The moment the title screen pops up, you're hit by the sounds of Wolfmother's Joker and the Thief. If we're honest, we didn't expect it. However, it did put a massive smile on our face and reminded us we were about to have fun. And boy did we have fun.
Extrapolating from the title it's pretty obvious where things are headed. It's a Lego game that brings you all of your favourite DC super-villains, from nasties like Lex Luther, to the Joker, and Gorilla Grodd. There are even some lesser-known ones, such as King Shark, who might get a few players Googling their origin stories. Don't worry, though, as many of your lovable super-heroes like Green Lantern and Batman also make an appearance, and even become playable later on.
Story-wise, we were very impressed. Straight out of the comics comes the Justice Syndicate, also known as the CSA (Crime Syndicate of America). They come from a parallel version of Earth (Earth 3) and represent alternate evil versions of the Justice League, featuring Ultraman, Super Woman and Owl Man amongst others (representing Superman, Wonder Woman, and Batman respectively).
We're not going to ruin the story for you, but it's safe to say that our DC Villains decide to save the day by becoming a bigger bad than the CSA, helped by appearances from some of the iconic super-super villains. Our only qualm with the missions was that we spent maybe a few too many of them collecting new villains and getting the band back together.
Most of the story is told through Metropolis's most famous reporter, Lois Lane, along with her faithful cameraman Jimmy. The cutscenes with these two really do drive the story forward, with the dialogue well scripted and genuinely funny at times, linking the stages together pretty well. That's true even when some of the missions (like finding Black Adam in the museum) might have felt a little needless, were it not for the dialogue from Lex Luther being so spot on. This level felt more like an excuse to have a boss fight against Shazam and Mazhas (his Earth 3 version), but the quality of the script meant that the devs pulled it off.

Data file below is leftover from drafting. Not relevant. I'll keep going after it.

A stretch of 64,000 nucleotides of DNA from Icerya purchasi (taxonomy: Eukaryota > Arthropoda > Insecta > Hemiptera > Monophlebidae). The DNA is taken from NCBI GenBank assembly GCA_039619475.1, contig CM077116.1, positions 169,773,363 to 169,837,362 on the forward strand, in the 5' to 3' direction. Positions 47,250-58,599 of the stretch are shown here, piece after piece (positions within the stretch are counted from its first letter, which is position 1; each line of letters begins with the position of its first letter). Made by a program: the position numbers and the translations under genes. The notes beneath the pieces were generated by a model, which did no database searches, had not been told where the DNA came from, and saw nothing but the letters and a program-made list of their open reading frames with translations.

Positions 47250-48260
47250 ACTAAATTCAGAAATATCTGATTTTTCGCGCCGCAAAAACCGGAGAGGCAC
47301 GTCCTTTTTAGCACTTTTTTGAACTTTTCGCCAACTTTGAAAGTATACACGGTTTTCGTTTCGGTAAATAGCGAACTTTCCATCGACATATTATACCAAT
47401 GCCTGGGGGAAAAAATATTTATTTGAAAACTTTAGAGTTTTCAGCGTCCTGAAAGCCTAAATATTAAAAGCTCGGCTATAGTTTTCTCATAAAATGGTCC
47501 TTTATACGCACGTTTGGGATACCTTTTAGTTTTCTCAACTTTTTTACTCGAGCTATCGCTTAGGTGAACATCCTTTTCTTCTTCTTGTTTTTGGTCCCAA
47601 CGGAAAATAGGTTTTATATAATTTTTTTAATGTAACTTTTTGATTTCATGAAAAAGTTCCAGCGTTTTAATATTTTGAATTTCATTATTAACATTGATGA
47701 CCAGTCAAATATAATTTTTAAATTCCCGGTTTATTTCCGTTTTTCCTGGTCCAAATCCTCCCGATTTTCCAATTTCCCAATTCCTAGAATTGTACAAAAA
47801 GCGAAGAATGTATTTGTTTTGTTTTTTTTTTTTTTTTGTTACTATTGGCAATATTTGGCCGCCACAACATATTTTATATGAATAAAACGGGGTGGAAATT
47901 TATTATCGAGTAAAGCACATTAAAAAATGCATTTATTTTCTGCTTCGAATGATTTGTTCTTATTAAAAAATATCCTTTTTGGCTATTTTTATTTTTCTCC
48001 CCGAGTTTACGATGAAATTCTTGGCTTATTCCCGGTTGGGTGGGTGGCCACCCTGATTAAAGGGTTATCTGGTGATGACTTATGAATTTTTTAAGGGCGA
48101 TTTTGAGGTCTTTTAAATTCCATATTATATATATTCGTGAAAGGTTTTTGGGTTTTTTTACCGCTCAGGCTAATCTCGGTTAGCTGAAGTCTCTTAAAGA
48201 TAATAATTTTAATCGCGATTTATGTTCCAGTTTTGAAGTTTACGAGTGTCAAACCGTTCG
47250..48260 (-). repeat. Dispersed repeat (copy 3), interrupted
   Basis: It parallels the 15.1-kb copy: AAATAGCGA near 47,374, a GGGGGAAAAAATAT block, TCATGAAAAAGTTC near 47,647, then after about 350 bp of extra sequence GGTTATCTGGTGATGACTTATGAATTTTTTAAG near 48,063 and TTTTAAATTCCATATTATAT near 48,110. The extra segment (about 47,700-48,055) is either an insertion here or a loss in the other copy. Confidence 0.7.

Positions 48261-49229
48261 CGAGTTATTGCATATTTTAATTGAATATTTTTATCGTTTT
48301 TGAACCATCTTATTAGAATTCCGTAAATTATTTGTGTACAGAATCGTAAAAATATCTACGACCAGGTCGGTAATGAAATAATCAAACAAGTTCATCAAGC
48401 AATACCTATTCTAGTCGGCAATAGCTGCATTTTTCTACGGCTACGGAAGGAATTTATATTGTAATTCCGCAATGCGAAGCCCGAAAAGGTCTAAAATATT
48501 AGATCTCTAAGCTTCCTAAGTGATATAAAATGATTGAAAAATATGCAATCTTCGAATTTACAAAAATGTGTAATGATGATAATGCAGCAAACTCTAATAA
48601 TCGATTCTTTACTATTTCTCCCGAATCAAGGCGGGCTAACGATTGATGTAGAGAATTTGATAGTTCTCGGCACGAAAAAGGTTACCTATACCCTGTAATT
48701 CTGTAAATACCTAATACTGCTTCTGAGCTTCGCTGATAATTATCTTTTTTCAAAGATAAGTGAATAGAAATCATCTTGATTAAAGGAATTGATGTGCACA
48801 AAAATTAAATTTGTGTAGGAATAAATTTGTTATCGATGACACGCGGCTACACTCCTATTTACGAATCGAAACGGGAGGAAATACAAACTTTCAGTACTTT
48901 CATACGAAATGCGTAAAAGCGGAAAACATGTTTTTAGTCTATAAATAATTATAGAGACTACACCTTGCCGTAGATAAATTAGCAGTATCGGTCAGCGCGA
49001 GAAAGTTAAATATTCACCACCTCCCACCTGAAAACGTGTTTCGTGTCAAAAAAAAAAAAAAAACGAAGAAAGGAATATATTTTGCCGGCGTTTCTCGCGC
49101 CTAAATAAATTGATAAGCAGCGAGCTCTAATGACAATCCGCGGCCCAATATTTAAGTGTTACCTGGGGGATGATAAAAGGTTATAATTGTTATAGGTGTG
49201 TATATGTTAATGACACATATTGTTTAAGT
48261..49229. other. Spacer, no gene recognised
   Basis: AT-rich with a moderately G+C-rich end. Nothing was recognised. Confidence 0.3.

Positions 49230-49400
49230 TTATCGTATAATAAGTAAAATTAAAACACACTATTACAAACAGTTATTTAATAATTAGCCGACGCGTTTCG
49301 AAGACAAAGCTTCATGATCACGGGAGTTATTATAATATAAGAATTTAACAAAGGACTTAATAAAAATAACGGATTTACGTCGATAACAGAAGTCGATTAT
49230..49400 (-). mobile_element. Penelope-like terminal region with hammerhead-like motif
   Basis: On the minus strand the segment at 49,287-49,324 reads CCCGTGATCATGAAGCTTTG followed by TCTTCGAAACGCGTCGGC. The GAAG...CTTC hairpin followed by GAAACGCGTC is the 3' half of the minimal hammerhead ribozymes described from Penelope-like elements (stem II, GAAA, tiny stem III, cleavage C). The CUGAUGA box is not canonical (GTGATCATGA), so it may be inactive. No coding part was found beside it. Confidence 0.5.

That said, the missions, even while recruiting, took us to some amazing and familiar comic book locations such as STAR Labs and Dinosaur Island, each being beautifully designed and highly colourful. The Gorilla Grodd level takes you to a stunning jungle that's green and vivid and full of killer apes, while another level takes you to a ninja retreat in the mountains (no prizes for guessing who's there). Other stages you visit include an underwater level where you battle a giant squid, and Oa even makes an appearance.
On top of that, there are a fair few boss fights to get your teeth stuck into, as you battle superheroes like Beast Kid and even help some villains along the way. We even had the chance to aid Gorilla Grodd in defeating Solivar to take control of Gorilla City. The boss system is simple; avoid attacks until you get a chance to strike. Simple, yet fun!
Every single level is a boatload of brick-smashing fun. You know exactly what you're getting when you buy a Lego game - smash, build, and collect - and there are the usual variety of simple yet engaging puzzles, like rotating mazes. That said, while much is familiar, DC Super-Villains has the added element of a fully customisable main character, and we really liked this addition, as you can customise your look as well as your powers. For example, there's an adjustable laser beam that can be a variety of colours and originate from different places (like a weapon or from your eyes). Even though your new villain doesn't speak, it brings an element of personalisation to the game. Our guy had a dinosaur cape and a lizard's tail sword, and we're pretty sure you could come up with something better as long as you don't just press randomise.